NPR Heavily Criticized For Presenting Black Lives Matter As Other Side To White Nationalist Jason Kessler

NPR interviewed the 'Unite the Right' organizer and then pivoted to a discussion with a BLM activist, presenting them as co-equal sides of the same coin.

With a Unite the Right anniversary rally scheduled to take place in Washington this weekend, rally organizer and noted white nationalist Jason Kessler scored himself a softball interview with NPR Friday morning. After Morning Edition host Noel King was finished letting Kessler push race-based junk science while failing to ask him about the death of Heather Heyer at last year’s Charlotteville rally, NPR immediately turned to a Black Lives Matter activist for an interview.

It wasn’t just that NPR gave Kessler a platform to spew his racist rhetoric that made folks angry, though. It was the way the public radio network presented Kessler and BLM — basically, implying that an organization devoted to racial justice is the other side of white supremacy — that caused an immediate backlash from reporters, observers and activists.

The Washington Post’s Karen Attiah said NPR was “telling on itself” in how it presented the two interviews.

Activist Brittany Packnett invoked Martin Luther King to make a point about the Friday morning public radio segments.

DeRay McKesson slammed NPR for even giving Kessler a platform.

Let’s be honest…there was LOTS of negative reaction.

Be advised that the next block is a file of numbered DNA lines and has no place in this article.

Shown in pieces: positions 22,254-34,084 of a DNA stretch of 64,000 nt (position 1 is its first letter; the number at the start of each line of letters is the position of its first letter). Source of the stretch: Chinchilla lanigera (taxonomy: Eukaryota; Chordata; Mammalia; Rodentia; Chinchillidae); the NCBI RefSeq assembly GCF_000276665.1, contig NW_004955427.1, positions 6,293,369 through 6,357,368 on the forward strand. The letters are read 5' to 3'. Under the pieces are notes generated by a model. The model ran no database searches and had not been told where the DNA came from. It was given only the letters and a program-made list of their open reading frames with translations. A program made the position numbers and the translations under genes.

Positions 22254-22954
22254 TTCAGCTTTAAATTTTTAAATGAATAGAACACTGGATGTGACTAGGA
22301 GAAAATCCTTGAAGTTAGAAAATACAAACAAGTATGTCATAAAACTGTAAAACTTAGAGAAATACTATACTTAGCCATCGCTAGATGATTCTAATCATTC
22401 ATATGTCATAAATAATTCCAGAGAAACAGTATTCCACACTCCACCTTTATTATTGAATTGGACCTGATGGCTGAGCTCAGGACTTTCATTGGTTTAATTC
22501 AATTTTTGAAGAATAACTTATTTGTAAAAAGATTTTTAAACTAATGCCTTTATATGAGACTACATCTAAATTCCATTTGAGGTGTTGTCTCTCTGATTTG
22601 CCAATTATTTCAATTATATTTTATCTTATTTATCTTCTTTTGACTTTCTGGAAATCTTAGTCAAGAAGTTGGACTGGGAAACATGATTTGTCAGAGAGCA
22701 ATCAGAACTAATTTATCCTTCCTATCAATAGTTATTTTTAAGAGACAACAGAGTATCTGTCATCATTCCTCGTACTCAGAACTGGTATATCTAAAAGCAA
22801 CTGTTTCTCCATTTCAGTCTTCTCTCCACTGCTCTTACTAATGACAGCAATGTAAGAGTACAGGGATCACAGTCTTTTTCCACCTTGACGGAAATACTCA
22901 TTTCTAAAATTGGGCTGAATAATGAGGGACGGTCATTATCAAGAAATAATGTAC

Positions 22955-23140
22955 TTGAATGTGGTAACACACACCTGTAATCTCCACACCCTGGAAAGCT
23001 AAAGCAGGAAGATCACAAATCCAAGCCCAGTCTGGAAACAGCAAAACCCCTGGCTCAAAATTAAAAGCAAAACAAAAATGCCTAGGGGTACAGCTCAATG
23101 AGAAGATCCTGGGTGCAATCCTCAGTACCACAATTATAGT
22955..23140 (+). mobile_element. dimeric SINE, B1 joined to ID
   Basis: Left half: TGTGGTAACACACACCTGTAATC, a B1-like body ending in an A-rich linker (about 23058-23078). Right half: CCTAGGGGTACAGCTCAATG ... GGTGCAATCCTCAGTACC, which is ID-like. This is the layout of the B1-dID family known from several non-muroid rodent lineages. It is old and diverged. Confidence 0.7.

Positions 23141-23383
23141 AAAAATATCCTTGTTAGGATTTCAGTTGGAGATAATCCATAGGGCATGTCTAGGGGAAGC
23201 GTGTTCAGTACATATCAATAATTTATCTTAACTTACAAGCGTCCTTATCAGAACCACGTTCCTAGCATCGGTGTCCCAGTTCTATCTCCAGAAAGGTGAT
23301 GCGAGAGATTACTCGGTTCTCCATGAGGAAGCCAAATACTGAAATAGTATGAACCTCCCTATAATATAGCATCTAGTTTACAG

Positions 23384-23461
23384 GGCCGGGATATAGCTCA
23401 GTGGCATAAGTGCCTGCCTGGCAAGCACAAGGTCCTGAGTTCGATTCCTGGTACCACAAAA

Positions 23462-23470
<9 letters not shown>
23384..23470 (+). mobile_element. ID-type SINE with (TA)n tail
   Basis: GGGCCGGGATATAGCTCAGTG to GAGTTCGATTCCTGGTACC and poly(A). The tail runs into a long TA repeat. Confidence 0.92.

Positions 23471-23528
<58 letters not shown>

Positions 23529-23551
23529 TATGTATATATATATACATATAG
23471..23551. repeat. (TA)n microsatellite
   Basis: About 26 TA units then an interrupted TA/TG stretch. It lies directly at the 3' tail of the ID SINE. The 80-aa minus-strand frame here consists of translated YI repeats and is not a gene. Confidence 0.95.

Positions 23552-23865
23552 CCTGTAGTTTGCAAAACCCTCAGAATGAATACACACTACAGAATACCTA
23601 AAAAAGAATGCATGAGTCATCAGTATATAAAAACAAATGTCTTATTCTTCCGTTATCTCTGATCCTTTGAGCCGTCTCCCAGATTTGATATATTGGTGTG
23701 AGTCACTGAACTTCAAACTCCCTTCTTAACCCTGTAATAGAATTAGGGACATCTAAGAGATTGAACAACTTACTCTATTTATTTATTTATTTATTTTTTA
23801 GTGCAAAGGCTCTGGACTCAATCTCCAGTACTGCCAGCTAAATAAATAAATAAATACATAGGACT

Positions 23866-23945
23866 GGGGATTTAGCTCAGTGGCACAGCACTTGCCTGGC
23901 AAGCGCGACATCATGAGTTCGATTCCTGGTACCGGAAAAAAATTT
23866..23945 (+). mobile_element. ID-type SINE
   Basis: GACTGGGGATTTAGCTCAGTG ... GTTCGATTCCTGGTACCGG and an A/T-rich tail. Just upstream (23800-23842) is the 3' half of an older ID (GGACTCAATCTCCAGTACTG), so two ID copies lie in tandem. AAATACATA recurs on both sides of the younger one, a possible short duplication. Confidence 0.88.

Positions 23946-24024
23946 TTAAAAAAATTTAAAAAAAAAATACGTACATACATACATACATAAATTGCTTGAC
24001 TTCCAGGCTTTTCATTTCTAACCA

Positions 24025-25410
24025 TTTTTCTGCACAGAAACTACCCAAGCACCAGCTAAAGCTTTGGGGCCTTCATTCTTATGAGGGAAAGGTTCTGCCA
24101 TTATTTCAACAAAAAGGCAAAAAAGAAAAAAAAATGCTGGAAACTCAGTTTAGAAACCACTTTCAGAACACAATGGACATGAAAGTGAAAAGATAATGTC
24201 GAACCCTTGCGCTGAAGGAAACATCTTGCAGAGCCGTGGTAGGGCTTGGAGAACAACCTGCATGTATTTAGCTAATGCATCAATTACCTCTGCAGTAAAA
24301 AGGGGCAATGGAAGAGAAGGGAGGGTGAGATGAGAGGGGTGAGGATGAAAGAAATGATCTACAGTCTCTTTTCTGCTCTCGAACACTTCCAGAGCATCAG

Meanwhile, NPR is defending the Kessler interview, telling the Observer that “interviewing the people in the news is part of NPR’s mission to inform the American public, it does not mean NPR is endorsing one view over another.” a spokesperson added that “our job is to present the facts and the voices that provide context on the day’s events, not to protect our audience from views that might offend them.”

Which, apparently means, letting someone come on and rank different races by intelligence while deciding it isn’t appropriate to ask that person about the violence he is personally responsible for. Got it.

In the end, here’s how the Morning Edition crew felt about Friday’s broadcast:

Ummmm…

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Justin Baragona is the founder and publisher of Contemptor. He was previously the Cable News Correspondent for Mediaite and prior to starting Contemptor, he worked on the editorial staff of PoliticusUSA. During that time, he had his work quoted by USA Today and BBC News, among others. Justin began his published career as a political writer for 411Mania. He resides in St. Louis, MO with his wife and pets.
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